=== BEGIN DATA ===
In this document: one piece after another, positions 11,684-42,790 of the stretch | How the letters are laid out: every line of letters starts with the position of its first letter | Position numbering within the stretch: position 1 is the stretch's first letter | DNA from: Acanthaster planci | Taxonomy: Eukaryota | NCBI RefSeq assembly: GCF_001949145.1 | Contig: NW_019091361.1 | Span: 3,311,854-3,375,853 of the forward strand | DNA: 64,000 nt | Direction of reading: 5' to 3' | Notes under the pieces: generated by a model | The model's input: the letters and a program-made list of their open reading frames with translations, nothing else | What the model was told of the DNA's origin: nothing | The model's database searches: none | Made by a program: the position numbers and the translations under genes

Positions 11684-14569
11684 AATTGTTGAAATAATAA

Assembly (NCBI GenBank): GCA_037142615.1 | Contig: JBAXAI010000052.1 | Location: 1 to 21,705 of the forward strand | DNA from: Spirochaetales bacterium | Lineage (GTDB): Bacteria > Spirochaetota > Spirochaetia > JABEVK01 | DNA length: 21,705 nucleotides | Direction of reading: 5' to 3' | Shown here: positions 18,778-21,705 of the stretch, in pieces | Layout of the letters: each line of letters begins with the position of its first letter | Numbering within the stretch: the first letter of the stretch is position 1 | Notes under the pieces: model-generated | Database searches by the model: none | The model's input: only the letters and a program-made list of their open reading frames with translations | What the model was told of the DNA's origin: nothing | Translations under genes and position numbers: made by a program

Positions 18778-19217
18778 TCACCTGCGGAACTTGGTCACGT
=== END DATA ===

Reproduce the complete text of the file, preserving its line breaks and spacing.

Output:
In this document: one piece after another, positions 11,684-42,790 of the stretch | How the letters are laid out: every line of letters starts with the position of its first letter | Position numbering within the stretch: position 1 is the stretch's first letter | DNA from: Acanthaster planci | Taxonomy: Eukaryota | NCBI RefSeq assembly: GCF_001949145.1 | Contig: NW_019091361.1 | Span: 3,311,854-3,375,853 of the forward strand | DNA: 64,000 nt | Direction of reading: 5' to 3' | Notes under the pieces: generated by a model | The model's input: the letters and a program-made list of their open reading frames with translations, nothing else | What the model was told of the DNA's origin: nothing | The model's database searches: none | Made by a program: the position numbers and the translations under genes

Positions 11684-14569
11684 AATTGTTGAAATAATAA

Assembly (NCBI GenBank): GCA_037142615.1 | Contig: JBAXAI010000052.1 | Location: 1 to 21,705 of the forward strand | DNA from: Spirochaetales bacterium | Lineage (GTDB): Bacteria > Spirochaetota > Spirochaetia > JABEVK01 | DNA length: 21,705 nucleotides | Direction of reading: 5' to 3' | Shown here: positions 18,778-21,705 of the stretch, in pieces | Layout of the letters: each line of letters begins with the position of its first letter | Numbering within the stretch: the first letter of the stretch is position 1 | Notes under the pieces: model-generated | Database searches by the model: none | The model's input: only the letters and a program-made list of their open reading frames with translations | What the model was told of the DNA's origin: nothing | Translations under genes and position numbers: made by a program

Positions 18778-19217
18778 TCACCTGCGGAACTTGGTCACGT